Precede-Proceed Model for Health Behavior
Social and behavioral theories
Most probably we have heard of some employees, or perhaps some people buying take a way food stuffs from vendors and not cooking. Their behavior is influenced by personal preferences, habits, nutrition information and sometimes availability (Gielen, 2008). There are several theories designed to explain such actions in the community. These theories include the health belief model, the stages of change model, the social cognitive theory, the social, ecological model and lastly the precede-proceed model. However, among this theories, the most helpful to the community is the precede-proceed model since it focuses on the health intervention as well as the community intervention which is different from other theories. Moreover, the other theories have not been easy to understand and probably to work with since they are only health based and do not capture the community as well in their studies.
The Precede-Proceed model
This model was established or rather developed for use in the public health. Its primary role, however, transfers to other community as well. Based on this issues the model is treated not just as a health based model but also as a community intervention in general since it focuses on the community as the wellspring of health promotion. When we look back during the 20th century, the focus on health maintenance shifted from the treatment of diseases to the prevention of this vital condition and more recently to the active promotion of behavior and attitude, proper diet, and exercise. The model has a flow chart that is circular and begins with the community demographic, then to the quality of life survey and finally to the precedes four phases (Gielen, 2008). Due to this structure, it is considered the most appropriate model to be used since it helps provide you with more, and more accurate information about the issues in question and with the best understanding of the history and probable context in the community.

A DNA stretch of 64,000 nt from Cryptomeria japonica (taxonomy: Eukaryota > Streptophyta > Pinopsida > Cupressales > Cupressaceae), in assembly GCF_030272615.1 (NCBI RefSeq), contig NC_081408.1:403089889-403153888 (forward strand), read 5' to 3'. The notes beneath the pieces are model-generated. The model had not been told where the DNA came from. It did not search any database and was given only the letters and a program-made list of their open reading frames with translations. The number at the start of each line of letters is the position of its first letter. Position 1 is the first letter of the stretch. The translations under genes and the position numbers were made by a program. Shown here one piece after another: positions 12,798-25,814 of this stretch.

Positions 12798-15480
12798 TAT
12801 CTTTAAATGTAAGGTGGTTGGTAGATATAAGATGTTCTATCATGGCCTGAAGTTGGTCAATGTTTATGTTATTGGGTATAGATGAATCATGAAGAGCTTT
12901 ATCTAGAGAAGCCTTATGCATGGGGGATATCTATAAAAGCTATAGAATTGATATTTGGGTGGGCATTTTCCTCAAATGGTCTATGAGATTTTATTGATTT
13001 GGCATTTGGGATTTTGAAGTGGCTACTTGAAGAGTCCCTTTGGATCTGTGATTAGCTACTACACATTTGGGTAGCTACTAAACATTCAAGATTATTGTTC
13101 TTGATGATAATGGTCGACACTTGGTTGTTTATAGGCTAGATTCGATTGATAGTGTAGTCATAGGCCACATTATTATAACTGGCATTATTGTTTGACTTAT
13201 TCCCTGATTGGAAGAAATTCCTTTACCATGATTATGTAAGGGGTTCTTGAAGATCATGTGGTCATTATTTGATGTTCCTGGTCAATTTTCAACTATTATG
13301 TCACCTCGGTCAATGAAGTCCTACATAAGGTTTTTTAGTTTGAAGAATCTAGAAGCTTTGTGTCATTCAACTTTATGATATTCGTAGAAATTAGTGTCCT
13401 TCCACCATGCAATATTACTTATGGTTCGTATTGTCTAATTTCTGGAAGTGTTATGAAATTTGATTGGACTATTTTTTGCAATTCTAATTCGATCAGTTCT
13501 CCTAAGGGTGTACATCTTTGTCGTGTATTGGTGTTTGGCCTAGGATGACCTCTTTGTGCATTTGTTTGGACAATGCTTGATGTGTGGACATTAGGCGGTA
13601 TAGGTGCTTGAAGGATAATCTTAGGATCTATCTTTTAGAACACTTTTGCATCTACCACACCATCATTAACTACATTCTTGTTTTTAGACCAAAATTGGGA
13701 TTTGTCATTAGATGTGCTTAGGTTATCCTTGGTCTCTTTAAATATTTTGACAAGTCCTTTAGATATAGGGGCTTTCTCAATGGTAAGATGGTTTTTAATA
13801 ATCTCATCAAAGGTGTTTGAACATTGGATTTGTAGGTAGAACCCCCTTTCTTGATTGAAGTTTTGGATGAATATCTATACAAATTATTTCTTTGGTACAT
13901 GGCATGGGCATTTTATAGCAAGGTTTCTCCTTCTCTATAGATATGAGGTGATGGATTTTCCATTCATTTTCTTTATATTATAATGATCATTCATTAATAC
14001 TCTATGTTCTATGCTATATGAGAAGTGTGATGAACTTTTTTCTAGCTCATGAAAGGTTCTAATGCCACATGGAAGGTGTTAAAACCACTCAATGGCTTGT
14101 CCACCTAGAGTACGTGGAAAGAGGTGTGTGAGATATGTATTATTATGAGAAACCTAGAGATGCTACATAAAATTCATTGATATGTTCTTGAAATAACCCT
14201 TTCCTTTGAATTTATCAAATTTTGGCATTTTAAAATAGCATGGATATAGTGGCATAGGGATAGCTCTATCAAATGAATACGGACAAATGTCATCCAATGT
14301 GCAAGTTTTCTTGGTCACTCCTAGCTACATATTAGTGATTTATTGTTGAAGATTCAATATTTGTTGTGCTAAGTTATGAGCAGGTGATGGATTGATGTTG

Gielen, A. C., McDonald, E. M., Gary, T. L., & Bone, L. R. (2008). Using the precede-proceed model to apply health behavior theories. Health behavior and health education: Theory, research, and practice, 4, 407-29.